IMPLICATIONS: The Iranian leadership is ardently and promptly working on the construction of the Chabahar port, which they see as an instrument in their policy to escape international isolation. Work is also swiftly underway for the construction of the Iran-Afghanistan transit highway. The third phase of the construction of this Transit Highway began on July 14, 2003. The estimated cost of the project’s third phase is 43 billion Iranian riyals and it is likely to be completed by March 2004. In this phase, 15 km of highway will be built, connecting Zahak district to the border post and onwards to the silk bridge being constructed over the Paryan river which serves as a natural border between Iran and Afghanistan. It has also been noted by observers that an estimated 60 per cent of construction work on the silk bridge has been completed. The main hurdle in the early completion of the highway is the bridge on the river Pyanj at Bandar Sher Khan on the Tajik-Afghan border. Interestingly, the US government is financing $21 million for the construction of this bridge. The three parties, Iran, Tajikistan and Afghanistan, have also recently signed the Anzob tunnel project agreement. This is a significant development, as this tunnel would provide safe and uninterrupted road access to the Chabahar port from Tajikistan. Iran has also agreed to provide Tajikistan a grant of $ 10 million for the speedy completion of the project. According to media reports, Iran has also decided to extend a $21 million credit to Tajikistan for developing its transportation and road sector. The development of two competing seaports as the gateway to central Asia is not bad, especially for the Central Asian states. However, if the parties try to compete and undercut each other, these projects could turn into another regional tussle. Instead of going solo, both Islamabad and Tehran may still explore ways to work together on the issue. The need of the hour is that Islamabad and Tehran have a joint approach on these projects instead of competing with each other. Tehran may not be able to win many friends in the region and thus may not be able to get rid of its isolation. Pakistan also feels a need to take measures to restore mutual trust with Iran. Especially now that the Taliban factor is gone, the endless competition is no longer necessary. Once this is done, there is no reason for not carrying forward the respective infrastructural initiative of Iran and Pakistan in mutually advantageous complementarity to each other. The initiative for developing the new Persian Gulf port of Chabahar can quite conveniently be linked up with the fast-developing Gwadar port.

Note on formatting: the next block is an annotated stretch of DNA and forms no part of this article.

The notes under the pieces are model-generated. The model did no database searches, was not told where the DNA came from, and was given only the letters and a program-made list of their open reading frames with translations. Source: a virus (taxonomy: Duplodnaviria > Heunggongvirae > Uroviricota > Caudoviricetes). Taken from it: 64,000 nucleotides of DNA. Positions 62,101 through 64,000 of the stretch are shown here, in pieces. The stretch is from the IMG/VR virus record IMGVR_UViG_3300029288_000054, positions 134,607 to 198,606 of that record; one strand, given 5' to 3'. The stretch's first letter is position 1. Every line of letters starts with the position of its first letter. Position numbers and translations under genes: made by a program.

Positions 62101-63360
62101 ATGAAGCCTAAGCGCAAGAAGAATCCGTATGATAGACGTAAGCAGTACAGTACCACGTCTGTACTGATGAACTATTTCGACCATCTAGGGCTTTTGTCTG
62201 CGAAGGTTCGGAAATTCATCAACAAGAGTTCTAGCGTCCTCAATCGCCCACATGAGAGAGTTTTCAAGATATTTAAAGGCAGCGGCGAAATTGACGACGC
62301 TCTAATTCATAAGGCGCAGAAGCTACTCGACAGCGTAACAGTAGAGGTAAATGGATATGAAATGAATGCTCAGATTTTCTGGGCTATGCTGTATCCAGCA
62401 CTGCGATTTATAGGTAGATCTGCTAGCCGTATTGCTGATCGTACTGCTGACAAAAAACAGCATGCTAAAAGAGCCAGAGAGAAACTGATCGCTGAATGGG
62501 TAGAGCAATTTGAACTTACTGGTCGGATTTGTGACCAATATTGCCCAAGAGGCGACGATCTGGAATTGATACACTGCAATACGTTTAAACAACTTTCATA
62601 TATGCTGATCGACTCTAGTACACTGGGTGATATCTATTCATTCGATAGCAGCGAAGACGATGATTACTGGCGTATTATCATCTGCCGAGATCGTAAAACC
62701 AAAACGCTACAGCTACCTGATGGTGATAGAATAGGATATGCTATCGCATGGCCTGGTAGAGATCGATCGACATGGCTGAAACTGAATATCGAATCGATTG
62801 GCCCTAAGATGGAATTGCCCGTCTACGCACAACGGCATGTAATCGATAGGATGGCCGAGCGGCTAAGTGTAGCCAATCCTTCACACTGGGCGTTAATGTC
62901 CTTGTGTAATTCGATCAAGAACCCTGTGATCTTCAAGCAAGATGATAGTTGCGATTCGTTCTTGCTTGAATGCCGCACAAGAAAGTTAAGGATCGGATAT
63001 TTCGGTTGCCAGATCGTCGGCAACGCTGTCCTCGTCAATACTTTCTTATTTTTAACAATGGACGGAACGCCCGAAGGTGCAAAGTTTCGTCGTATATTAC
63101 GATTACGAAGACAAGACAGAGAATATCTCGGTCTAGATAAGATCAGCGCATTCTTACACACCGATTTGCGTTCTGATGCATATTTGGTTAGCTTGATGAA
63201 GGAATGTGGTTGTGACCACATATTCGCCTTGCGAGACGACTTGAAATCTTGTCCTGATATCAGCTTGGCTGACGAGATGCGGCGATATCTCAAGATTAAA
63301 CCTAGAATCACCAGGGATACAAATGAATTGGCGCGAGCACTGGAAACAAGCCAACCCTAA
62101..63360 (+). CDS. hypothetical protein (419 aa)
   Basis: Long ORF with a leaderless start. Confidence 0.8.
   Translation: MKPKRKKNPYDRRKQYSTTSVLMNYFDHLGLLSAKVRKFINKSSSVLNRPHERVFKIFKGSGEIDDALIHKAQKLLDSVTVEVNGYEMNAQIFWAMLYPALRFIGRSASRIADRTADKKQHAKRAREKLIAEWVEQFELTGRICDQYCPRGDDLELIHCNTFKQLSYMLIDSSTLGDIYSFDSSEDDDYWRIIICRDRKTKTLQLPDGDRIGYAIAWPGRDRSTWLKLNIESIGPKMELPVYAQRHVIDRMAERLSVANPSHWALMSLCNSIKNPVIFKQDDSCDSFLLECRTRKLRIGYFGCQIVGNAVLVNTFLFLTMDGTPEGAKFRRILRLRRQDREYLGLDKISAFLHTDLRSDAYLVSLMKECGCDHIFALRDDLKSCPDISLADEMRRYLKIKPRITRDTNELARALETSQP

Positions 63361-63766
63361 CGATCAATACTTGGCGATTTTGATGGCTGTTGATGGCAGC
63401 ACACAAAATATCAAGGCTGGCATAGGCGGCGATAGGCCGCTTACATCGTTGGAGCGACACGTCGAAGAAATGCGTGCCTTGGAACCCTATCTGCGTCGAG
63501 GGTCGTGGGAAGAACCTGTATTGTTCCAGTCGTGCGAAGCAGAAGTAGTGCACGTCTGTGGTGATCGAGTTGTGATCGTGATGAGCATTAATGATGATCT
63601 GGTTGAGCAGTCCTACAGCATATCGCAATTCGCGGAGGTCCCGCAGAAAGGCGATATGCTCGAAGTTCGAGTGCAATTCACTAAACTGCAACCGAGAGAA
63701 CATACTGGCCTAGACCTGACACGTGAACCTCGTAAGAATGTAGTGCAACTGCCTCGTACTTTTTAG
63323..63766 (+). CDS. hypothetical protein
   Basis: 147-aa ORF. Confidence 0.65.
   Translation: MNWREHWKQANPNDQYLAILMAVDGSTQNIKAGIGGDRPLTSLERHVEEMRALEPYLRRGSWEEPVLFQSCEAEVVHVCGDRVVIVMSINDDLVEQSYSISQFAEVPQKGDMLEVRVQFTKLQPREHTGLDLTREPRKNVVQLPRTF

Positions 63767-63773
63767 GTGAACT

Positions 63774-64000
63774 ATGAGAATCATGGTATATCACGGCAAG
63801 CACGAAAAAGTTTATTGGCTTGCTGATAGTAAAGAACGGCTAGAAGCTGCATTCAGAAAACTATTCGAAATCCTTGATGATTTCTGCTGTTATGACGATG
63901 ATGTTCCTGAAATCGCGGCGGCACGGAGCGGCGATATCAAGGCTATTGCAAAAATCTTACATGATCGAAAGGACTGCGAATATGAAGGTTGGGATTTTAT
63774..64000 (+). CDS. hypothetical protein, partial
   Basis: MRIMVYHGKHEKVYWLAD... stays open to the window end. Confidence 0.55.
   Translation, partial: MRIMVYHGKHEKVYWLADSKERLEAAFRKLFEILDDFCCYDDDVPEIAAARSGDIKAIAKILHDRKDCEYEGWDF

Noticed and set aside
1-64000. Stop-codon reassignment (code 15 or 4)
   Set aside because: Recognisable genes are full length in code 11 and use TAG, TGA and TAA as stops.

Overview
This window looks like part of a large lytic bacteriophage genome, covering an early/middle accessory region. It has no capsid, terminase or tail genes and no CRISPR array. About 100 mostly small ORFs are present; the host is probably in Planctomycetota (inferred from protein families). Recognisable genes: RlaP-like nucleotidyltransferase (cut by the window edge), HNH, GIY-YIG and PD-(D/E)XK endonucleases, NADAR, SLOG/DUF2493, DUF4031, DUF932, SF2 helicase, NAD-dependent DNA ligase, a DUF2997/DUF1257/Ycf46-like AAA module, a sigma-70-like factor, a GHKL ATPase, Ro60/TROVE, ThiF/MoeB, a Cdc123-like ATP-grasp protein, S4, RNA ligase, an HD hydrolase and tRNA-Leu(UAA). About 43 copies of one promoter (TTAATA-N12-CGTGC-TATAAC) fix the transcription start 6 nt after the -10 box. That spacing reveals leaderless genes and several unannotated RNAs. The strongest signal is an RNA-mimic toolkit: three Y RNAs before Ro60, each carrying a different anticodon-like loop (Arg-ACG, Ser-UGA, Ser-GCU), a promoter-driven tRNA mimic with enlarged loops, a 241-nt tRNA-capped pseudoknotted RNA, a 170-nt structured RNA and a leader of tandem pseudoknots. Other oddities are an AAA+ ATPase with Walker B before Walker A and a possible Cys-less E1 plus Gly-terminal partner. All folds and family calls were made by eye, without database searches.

CONCLUSIONS: The Pakistan-China joint venture to build a deep-sea port at Gwadar will be completed by March 2005, while Iran is working frenetically to complete its rival port, intended to channel trade from Tajikistan, Kyrgyzstan and Kazakhstan intended for the East and the Gulf, via Chabahar to India. Working in competition, these two projects will keep fueling the Iran-Pakistan rivalry, while this is not in the interest of either state, both of which face enough problems on other fronts and would be well-served by deepening the process of normalization in relations that has been initiated. A positive outcome of these two apparently rival projects would be to find mutual advantages and build them in complementarity to each other. The two projects can easily be linked with one another, and server different sectors or markets, reducing competitions but also reducing expensive duplication. This, if ever done, will dramatically transform the geostrategic landscape of the region. AUTHOR’S BIO: Rizwan Zeb is an Islamabad based security Analyst and Mahbub-ul-Haq Fellow with the Regional Center for Strategic Studies, Colombo, Sri Lanka. He is currently working on a book on Pakistan-Central Asian relations.